God hates certain kinds of people. Among those are people who love violence (Ps. 11:5). In fact, God once destroyed the world because it was full of violence (Gen. 6:11-13).
While most Christians rightly reject pacifism, we should remember that violence always comes with a cost. Scripture clearly indicates that some instances of violence are necessary. On certain occasions, God Himself commanded the destruction of both property and life (1 Sam. 15:1-3). On occasion, God pronounced judgment over someone’s failure to destroy property and people according to His command (1 Sam. 15:10-23). A righteous person may even discover a kind of joy in the skillful prosecution of justified violence (2 Sam. 22:35; Ps. 144:1). Even when it is justified, however, violence alters the way that God perceives people who employ it, even to the point of restricting their freedom to serve Him (1 Chr. 22:7-8, 28:2-3).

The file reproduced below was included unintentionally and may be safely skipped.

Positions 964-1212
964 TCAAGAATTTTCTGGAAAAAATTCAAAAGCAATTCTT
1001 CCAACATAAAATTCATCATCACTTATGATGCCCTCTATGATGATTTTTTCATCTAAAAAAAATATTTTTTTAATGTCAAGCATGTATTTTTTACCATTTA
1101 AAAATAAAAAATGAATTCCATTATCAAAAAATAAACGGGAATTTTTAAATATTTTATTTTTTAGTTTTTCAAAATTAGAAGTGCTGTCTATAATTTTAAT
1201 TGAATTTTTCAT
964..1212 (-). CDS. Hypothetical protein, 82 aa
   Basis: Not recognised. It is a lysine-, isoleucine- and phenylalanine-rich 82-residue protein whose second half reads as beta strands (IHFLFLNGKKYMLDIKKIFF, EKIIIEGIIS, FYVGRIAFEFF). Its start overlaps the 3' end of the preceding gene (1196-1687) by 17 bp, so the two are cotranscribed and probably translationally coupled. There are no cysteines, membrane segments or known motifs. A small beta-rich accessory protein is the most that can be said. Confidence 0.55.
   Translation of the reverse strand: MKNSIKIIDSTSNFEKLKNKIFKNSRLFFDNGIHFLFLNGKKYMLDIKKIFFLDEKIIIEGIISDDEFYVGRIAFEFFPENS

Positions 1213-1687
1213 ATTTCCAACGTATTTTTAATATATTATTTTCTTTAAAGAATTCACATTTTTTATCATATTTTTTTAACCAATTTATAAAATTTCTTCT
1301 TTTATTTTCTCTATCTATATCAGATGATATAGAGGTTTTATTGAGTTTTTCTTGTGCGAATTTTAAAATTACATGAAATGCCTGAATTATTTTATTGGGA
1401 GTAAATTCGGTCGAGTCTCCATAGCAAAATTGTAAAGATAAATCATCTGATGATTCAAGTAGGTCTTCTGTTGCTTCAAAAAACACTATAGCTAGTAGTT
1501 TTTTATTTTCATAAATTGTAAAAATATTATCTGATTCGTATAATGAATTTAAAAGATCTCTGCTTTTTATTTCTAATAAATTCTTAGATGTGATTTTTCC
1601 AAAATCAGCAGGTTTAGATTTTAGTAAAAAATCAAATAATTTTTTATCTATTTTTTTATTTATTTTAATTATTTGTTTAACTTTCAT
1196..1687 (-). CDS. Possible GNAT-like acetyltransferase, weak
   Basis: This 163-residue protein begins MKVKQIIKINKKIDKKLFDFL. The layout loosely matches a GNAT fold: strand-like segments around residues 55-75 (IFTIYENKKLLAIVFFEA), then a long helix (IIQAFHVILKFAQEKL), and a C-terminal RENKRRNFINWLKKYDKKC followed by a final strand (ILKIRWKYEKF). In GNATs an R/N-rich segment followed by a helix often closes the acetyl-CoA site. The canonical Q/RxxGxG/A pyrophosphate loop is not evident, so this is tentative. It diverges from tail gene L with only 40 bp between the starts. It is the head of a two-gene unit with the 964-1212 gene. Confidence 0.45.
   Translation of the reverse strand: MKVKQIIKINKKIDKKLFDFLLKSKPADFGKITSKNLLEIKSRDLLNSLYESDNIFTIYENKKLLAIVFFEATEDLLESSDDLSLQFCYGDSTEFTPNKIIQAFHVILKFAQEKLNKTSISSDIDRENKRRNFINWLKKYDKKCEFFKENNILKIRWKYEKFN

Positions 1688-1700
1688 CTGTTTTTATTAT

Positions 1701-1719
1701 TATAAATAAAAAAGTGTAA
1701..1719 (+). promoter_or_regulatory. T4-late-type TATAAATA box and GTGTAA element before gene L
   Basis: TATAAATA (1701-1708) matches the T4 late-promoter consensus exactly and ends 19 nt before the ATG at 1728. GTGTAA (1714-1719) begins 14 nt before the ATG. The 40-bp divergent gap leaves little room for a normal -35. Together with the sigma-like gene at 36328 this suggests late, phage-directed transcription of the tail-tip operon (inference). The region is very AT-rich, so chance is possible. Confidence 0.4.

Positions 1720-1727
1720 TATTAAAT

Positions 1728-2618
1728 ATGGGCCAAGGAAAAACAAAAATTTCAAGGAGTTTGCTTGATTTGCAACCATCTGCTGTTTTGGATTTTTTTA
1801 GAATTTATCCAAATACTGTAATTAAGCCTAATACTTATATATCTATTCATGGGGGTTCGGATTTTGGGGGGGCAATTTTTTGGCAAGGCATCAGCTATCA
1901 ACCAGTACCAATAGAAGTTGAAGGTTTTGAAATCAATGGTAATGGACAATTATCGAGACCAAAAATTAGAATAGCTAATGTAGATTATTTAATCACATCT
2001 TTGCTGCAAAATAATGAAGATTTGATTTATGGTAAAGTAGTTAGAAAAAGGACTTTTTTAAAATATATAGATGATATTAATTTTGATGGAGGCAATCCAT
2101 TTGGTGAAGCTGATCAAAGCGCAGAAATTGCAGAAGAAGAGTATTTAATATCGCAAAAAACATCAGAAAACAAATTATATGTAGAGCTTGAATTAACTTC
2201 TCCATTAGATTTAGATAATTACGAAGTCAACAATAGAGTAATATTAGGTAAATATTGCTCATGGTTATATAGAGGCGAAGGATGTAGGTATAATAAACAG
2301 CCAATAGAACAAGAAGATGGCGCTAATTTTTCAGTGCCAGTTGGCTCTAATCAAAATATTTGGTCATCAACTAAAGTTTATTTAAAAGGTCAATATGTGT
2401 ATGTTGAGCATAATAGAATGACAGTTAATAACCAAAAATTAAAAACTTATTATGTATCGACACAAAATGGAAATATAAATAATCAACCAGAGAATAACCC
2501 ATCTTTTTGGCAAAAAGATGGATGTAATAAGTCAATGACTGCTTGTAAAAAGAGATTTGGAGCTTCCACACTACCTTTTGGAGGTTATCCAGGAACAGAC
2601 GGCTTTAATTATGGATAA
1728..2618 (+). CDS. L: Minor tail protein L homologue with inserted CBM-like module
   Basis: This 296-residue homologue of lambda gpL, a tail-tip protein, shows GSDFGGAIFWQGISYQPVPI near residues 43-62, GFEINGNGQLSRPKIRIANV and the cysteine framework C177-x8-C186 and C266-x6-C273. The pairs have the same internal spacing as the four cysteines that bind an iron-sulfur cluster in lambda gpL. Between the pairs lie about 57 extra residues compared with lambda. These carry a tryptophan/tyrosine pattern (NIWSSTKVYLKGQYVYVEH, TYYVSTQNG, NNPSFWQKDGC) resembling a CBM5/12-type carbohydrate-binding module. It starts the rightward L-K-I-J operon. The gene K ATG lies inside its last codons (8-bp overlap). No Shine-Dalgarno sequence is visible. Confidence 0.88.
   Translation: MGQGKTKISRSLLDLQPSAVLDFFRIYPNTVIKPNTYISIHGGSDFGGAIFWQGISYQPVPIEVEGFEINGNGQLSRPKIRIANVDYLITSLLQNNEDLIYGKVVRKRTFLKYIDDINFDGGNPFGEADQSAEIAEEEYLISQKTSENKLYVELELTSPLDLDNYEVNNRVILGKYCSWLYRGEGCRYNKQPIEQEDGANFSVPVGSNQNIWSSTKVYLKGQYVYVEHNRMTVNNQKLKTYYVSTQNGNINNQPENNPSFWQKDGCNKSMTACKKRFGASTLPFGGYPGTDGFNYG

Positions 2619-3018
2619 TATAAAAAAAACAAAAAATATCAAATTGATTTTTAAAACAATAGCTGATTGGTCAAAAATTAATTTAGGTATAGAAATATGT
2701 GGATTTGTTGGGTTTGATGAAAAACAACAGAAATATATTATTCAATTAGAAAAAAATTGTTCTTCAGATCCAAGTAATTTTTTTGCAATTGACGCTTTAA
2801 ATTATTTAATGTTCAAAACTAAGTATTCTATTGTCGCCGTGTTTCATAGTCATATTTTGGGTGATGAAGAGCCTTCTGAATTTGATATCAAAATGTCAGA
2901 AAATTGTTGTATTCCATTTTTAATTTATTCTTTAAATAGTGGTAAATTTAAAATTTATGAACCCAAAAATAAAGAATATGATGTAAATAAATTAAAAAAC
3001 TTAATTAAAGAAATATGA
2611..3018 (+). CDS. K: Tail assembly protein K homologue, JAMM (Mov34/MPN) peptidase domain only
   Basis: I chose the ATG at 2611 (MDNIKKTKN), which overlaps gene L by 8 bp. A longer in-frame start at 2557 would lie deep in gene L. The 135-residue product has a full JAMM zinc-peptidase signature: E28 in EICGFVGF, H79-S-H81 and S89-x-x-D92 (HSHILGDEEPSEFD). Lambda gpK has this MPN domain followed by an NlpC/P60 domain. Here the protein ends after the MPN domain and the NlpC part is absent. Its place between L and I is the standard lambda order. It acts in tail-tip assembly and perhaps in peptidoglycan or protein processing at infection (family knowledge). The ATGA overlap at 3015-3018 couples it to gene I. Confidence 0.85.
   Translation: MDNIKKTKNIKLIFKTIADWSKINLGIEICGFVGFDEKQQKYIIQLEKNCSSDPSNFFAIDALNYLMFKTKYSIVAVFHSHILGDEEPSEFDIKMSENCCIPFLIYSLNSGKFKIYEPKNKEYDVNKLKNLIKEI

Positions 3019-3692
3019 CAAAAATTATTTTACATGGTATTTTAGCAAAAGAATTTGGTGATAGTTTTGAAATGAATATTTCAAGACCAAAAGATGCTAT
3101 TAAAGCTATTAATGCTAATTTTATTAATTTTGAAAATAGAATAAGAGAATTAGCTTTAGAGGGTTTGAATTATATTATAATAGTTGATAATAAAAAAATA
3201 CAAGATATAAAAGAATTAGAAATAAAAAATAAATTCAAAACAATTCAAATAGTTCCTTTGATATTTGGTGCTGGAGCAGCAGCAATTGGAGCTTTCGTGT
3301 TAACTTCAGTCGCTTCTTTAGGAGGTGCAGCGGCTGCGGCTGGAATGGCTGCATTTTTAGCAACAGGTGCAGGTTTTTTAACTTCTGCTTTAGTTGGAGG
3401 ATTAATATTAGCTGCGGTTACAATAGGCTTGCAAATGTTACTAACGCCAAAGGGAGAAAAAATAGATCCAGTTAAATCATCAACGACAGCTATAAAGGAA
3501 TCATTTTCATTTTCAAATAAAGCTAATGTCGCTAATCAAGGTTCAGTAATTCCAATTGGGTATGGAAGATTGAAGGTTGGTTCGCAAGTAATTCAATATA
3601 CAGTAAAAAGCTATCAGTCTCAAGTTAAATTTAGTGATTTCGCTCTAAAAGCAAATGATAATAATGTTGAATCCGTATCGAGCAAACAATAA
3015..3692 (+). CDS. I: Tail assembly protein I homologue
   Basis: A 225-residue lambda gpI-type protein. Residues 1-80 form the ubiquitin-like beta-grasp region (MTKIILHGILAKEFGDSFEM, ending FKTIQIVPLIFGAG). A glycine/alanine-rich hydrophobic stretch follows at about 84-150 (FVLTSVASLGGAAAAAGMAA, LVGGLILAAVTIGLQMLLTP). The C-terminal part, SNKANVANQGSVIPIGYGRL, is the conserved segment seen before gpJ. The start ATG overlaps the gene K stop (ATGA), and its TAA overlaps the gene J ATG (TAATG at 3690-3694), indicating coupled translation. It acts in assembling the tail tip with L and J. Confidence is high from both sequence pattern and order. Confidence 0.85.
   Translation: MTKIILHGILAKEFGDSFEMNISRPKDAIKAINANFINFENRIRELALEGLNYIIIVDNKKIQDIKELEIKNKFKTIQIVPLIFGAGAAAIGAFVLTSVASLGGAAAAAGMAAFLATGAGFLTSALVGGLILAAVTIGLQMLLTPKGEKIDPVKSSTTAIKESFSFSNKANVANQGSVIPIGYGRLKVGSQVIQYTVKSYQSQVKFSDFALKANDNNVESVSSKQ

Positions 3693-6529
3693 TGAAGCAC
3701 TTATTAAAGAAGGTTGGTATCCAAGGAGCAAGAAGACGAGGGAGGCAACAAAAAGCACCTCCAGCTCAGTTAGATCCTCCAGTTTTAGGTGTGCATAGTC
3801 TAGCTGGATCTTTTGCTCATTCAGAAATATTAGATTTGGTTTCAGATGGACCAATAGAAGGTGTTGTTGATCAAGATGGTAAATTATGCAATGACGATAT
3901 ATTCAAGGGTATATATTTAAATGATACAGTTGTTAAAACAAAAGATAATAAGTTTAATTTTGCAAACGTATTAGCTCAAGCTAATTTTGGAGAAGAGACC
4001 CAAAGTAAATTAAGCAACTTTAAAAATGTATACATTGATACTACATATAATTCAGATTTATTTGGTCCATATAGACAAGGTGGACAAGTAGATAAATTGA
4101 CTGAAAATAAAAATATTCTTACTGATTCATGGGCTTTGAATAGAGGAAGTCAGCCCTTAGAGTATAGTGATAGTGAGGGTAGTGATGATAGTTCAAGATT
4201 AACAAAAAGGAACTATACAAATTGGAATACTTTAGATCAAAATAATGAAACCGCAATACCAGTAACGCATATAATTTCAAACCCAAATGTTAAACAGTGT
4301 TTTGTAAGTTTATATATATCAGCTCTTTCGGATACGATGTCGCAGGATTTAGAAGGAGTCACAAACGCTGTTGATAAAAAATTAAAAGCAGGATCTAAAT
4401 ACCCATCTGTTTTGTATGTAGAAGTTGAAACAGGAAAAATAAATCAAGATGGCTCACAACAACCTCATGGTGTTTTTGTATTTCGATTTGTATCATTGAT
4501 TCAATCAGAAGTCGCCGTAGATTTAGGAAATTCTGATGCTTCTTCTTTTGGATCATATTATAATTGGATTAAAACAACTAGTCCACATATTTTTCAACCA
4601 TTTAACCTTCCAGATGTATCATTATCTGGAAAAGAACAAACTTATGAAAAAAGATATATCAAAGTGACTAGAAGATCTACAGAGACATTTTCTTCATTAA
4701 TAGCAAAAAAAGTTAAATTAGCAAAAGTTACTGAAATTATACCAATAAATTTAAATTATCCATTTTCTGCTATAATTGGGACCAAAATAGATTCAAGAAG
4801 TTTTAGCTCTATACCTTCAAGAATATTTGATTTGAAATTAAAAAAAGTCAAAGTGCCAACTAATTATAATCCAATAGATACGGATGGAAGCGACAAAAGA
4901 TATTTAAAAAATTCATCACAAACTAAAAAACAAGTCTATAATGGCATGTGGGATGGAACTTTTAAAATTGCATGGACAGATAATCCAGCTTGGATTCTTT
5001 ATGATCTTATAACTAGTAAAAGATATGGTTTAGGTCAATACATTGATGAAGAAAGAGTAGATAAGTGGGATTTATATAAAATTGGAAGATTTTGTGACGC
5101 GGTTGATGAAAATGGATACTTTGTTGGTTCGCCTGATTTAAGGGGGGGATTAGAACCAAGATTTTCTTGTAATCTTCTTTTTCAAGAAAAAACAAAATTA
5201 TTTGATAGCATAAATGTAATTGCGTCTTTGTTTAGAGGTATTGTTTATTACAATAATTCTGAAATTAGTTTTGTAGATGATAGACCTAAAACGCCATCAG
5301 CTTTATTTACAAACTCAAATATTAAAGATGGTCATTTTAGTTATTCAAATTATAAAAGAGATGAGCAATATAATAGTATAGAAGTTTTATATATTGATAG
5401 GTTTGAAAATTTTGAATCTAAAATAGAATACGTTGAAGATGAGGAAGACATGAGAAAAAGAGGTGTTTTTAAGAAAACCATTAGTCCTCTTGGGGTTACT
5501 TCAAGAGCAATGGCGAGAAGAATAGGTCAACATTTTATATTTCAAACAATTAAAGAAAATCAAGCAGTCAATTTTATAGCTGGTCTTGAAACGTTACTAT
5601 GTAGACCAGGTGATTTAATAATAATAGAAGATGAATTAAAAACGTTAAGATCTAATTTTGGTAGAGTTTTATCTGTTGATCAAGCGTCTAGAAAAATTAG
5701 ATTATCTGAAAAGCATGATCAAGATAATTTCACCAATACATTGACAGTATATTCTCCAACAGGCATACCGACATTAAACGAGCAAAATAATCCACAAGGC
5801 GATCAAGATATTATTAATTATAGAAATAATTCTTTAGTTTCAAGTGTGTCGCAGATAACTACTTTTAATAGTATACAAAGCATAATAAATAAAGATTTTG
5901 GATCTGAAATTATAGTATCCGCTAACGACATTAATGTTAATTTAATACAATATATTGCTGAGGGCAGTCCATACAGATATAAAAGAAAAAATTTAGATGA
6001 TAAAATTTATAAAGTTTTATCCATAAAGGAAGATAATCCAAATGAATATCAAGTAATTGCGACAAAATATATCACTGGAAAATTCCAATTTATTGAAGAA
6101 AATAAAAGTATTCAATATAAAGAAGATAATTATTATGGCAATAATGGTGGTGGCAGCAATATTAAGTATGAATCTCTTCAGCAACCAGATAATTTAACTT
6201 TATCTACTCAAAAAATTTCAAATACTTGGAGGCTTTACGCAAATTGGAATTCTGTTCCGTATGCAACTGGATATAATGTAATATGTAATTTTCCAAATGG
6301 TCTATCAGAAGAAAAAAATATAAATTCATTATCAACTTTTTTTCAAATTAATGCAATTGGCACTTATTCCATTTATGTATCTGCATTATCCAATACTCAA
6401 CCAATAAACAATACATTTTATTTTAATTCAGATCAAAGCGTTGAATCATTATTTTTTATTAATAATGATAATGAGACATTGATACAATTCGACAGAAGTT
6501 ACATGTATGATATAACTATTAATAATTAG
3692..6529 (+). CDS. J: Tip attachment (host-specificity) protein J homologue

Consequently, Christians who live in violent times and places are forced to confront an unfortunate dilemma. On the one hand, sometimes violence can be contained only by opposing it with violence. Most Christians have argued that the state may rightly employ violence in response to crime, most have supported some form of just-war theory, and most have accepted that self defense is a right or even a duty. To cite only one example, the Westminster Larger Catechism, commenting on the Sixth Commandment, prescribes the duty to “preserve the life of ourselves and others by…just defense thereof against violence….” While it recognizes that the commandment forbids all taking of life, it makes exception “in case of public justice, lawful war, or necessary defense,” and it forbids “neglecting or withdrawing the lawful and necessary means of preservation of life,” which would include weapons necessary for public justice, just war, and self defense. read more